Other potential dietary modifications to consider for migraine include:

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When To See A Medical Provider

If you experience recurrent or severe headaches or migraine attacks, seeing a medical provider can lead to a diagnosis and more effective treatment methods.

If you are not managing your headache pain well with OTC medications, or you are unsure what is causing your recurrent headaches, a healthcare provider can run tests to determine the underlying causes.

If you do have migraines and are struggling to lower the frequency or severity of pain, keeping a journal that notes potential triggers can help you and your provider pinpoint possible solutions.

You may also require prescription medications to either prevent migraine attacks or more effectively manage the pain.

Discover 11 Foods That Can Help Migraines Go Away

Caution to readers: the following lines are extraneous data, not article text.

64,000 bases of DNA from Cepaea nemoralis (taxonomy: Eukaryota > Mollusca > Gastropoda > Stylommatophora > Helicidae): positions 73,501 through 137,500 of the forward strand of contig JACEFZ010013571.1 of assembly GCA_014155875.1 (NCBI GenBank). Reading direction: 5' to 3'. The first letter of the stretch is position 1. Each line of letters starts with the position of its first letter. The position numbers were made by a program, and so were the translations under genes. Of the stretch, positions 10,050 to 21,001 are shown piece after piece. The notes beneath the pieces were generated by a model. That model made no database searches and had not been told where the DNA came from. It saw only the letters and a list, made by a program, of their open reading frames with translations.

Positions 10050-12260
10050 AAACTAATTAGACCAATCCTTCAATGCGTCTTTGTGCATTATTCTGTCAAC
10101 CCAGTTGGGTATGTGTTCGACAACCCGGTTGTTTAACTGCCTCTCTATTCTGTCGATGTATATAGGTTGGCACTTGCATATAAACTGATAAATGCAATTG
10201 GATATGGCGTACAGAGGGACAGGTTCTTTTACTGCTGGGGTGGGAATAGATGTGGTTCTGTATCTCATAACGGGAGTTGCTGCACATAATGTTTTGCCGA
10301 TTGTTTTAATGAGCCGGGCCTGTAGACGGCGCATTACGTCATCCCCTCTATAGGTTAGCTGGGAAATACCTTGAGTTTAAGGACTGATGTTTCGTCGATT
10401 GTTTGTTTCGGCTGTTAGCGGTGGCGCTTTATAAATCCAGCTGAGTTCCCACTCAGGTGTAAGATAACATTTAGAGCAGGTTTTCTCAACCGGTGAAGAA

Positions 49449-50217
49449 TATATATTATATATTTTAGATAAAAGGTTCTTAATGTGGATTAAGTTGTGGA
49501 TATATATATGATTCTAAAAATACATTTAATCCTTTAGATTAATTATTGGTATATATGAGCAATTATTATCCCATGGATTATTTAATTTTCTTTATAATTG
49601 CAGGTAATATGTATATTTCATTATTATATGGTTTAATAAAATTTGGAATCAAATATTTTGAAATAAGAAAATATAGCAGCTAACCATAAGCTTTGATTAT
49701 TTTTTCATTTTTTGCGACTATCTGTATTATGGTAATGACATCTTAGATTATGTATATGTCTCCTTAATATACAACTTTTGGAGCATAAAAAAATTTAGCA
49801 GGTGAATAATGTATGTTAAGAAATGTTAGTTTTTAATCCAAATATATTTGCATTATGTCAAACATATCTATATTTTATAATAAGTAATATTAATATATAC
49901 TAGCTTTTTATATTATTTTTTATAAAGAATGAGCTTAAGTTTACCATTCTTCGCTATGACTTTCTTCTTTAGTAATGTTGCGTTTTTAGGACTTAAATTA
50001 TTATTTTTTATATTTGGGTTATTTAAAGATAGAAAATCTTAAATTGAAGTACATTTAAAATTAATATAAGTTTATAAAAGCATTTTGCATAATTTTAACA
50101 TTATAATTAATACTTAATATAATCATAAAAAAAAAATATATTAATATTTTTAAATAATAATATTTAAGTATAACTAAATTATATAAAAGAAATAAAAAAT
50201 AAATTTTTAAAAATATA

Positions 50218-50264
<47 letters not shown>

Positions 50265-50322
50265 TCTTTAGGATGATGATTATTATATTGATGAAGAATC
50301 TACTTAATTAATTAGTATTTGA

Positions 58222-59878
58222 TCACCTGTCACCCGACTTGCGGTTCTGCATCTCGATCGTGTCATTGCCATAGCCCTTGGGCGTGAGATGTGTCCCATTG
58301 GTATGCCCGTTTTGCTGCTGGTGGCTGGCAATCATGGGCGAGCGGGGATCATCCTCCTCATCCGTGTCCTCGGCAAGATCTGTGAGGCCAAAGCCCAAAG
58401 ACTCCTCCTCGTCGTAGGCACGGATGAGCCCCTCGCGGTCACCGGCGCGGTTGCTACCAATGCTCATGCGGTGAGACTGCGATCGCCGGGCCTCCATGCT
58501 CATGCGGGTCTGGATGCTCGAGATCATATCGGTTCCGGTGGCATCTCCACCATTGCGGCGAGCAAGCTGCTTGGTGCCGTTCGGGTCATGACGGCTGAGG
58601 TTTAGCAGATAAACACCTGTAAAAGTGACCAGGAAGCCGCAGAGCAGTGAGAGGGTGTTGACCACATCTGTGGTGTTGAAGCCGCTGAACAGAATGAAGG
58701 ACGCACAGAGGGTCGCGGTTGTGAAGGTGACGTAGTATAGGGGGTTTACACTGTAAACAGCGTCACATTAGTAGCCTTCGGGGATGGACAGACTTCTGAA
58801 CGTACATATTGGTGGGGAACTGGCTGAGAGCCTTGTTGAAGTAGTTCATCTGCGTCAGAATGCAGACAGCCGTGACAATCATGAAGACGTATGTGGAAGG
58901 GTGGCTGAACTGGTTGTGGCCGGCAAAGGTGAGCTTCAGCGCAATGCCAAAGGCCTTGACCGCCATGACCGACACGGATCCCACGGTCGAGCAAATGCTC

Foods to avoid in Migraine – Ms. Sushma Jaiswal

Below are a few of the best foods to try to see if they positively impact your migraines. The first few are all rich in magnesium, a nutrient that seems to play a role in migraines.

Magnesium supplements are common treatments for migraine. The science behind this practice is that the ongoing pain of migraine causes neurons in the brain to become more active and more sensitive than normal, and that this hypersensitivity plays a big role in the chronification of migraine .

Magnesium is a gate-keeper to these neurons. When it is found in abundance, it keeps the gates closed and prevents the neurons from becoming more active or more sensitive. When it is depleted, the gates open and ions or chemicals can alter the physiological properties of the neurons involved in the generation of migraine headache.